Cassandra Query Language (CQL) is based on SQL (Structured Query Language), the standard for relational database manipulation. Although CQL has many similarities to SQL, there are some fundamental differences. For example, CQL is adapted to the Cassandra data model and architecture so there is still no allowance for SQL-like operations such as JOINs or range queries over rows on clusters that use the random partitioner. This reference describes CQL 2.0.0.
CQL input consists of statements. Like SQL, statements change data, look up data, store data, or change the way data is stored. All statements end in a semicolon (;).
For example, the following is valid CQL syntax:
SELECT * FROM MyColumnFamily; UPDATE MyColumnFamily SET 'SomeColumn' = 'SomeValue' WHERE KEY = B70DE1D0-9908-4AE3-BE34-5573E5B09F14;
This is a sequence of two CQL statements. This example shows one statement per line, although a statement can usefully be split across lines as well.
String literals and identifiers, such as keyspace and column family names, are case-sensitive. For example, identifier MyColumnFamily and mycolumnfamily are not equivalent. CQL keywords are case-insensitive. For example, the keywords SELECT and select are equivalent, although this document shows keywords in uppercase.
Valid expressions consist of these kinds of values:
Cassandra has a schema-optional data model. You can define data types when you create your column family schemas. Creating the schema is recommended, but not required. Column names, column values, and row key values can be typed in Cassandra.
CQL comes with the following built-in data types, which can be used for column names and column/row key values. One exception is counter, which is allowed only as a column value (not allowed for row key values or column names).
|ascii||US-ASCII character string|
|bigint||64-bit signed long|
|blob||Arbitrary bytes (no validation), expressed as hexadecimal|
|boolean||true or false|
|counter||Distributed counter value (64-bit long)|
|double||64-bit IEEE-754 floating point|
|float||32-bit IEEE-754 floating point|
|int||32-bit signed integer|
|text||UTF-8 encoded string|
|timestamp||Date plus time, encoded as 8 bytes since epoch|
|uuid||Type 1 or type 4 UUID|
|varchar||UTF-8 encoded string|
In addition to the CQL types listed in the previous table, you can use a string containing the name of a class (a sub-class of AbstractType loadable by Cassandra) as a CQL type. The class name should either be fully qualified or relative to the org.apache.cassandra.db.marshal package.
Values serialized with the timestamp type are encoded as 64-bit signed integers representing a number of milliseconds since the standard base time known as the epoch: January 1 1970 at 00:00:00 GMT.
Timestamp types can be input in CQL as simple long integers, giving the number of milliseconds since the epoch.
Timestamp types can also be input as string literals in any of the following ISO 8601 formats:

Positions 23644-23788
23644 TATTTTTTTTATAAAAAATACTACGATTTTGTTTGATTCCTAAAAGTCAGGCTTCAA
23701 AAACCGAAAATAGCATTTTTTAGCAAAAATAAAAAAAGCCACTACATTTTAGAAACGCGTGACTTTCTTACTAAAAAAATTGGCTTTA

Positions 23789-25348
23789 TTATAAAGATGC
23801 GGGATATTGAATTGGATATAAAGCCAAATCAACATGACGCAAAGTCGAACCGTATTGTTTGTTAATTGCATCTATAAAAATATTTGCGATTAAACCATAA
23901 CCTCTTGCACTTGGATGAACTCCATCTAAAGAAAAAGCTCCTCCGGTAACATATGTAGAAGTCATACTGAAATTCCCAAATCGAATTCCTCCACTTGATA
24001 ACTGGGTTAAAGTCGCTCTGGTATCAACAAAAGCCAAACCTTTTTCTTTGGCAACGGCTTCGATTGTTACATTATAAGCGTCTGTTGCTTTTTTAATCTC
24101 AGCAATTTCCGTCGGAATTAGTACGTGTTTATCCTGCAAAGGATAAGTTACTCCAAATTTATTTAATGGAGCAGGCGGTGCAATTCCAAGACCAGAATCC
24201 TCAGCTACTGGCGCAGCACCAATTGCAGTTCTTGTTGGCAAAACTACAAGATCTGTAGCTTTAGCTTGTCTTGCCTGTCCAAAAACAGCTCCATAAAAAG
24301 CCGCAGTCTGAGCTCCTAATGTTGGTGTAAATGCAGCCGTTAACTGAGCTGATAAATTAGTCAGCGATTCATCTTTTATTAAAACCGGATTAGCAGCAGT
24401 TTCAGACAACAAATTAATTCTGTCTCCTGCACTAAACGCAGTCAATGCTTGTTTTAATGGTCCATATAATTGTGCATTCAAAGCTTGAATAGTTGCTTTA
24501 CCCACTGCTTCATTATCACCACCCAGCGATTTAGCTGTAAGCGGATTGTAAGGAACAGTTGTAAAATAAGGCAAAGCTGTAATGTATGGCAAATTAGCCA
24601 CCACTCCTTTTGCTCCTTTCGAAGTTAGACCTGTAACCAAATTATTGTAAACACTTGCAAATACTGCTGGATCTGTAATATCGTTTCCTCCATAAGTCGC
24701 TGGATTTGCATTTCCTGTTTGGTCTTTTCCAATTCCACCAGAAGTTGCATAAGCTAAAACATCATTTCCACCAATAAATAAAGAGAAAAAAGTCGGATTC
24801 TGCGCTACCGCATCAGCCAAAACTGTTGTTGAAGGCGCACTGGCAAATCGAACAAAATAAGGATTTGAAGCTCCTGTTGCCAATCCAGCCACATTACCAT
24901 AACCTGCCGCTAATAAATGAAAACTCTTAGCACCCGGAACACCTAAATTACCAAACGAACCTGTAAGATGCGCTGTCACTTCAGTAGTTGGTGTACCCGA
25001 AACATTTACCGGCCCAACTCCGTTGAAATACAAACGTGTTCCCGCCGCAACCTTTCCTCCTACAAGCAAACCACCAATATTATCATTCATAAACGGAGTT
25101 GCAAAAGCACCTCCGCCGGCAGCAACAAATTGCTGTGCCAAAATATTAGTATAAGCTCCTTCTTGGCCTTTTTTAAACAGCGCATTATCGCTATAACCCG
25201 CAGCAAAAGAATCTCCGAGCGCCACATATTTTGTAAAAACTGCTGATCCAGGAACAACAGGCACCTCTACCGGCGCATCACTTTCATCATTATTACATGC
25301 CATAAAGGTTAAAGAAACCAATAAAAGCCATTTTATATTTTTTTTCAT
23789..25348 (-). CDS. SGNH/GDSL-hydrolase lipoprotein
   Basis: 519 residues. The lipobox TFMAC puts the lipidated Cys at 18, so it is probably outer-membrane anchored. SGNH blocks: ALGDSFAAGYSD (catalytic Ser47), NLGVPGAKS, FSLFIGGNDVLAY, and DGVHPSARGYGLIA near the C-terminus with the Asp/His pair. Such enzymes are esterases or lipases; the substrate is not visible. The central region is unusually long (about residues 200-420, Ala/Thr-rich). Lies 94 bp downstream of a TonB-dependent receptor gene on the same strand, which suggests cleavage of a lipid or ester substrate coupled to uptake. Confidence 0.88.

yyyy-MM-DD HH:mm yyyy-MM-DD HH:mm:ss yyyy-MM-DD HH:mmZ yyyy-MM-DD HH:mm:ssZ yyyy-MM-DD'T'HH:mm yyyy-MM-DD'T'HH:mmZ yyyy-MM-DD'T'HH:mm:ss yyyy-MM-DD'T'HH:mm:ssZ yyyy-MM-DD yyyy-MM-DDZ
For example, for the date and time of Jan 2, 2003, at 04:05:00 AM, GMT:
2011-02-03 04:05+0000 2011-02-03 04:05:00+0000 2011-02-03T04:05+0000 2011-02-03T04:05:00+0000
The +0000 is the RFC 822 4-digit time zone specification for GMT. US Pacific Standard Time is -0800. The time zone may be omitted. For example:
2011-02-03 04:05 2011-02-03 04:05:00 2011-02-03T04:05 2011-02-03T04:05:00
If no time zone is specified, the time zone of the Cassandra coordinator node handing the write request is used. For accuracy, DataStax recommends specifying the time zone rather than relying on the time zone configured on the Cassandra nodes.
If you only want to capture date values, the time of day can also be omitted. For example:
In this case, the time of day defaults to 00:00:00 in the specified or default time zone.
Comments can be used to document CQL statements in your application code. Single line comments can begin with a double dash (--) or a double slash (//) and extend to the end of the line. Multi-line comments can be enclosed in /* and */ characters.
In Cassandra, consistency refers to how up-to-date and synchronized a row of data is on all of its replica nodes. For any given read or write operation, the client request specifies a consistency level, which determines how many replica nodes must successfully respond to the request.
In CQL, the default consistency level is ONE. You can set the consistency level for any read (SELECT) or write (INSERT, UPDATE, DELETE, BATCH) operation. For example:
SELECT * FROM users WHERE state='TX' USING CONSISTENCY QUORUM;
Consistency level specifications are made up the keywords @USING CONSISTENCY@, followed by a consistency level identifier. Valid consistency level identifiers are:
See tunable consistency for more information about the different consistency levels.
Certain CQL commands allow a WITH clause for setting certain properties on a keyspace or column family. CQL does not currently offer support for defining all of the possible properties, just a subset.
CQL supports setting the following keyspace properties.
CQL supports setting the following column family properties, which in a few cases have slightly different names than their corresponding column family attributes.
|CQL Parameter Name||Default Value|
|comment||''(an empty string)|
compaction_strategy_class in CQL corresponds to the compaction_strategy attribute. default_validation in CQL corresponds to the default_validation_class attribute.
The CQL language is comprised of the following commands:
Using the CQL client, cqlsh, you can query the Cassandra database from the command line. All of the commands included in CQL are available on the CQLsh command line, plus the following commands: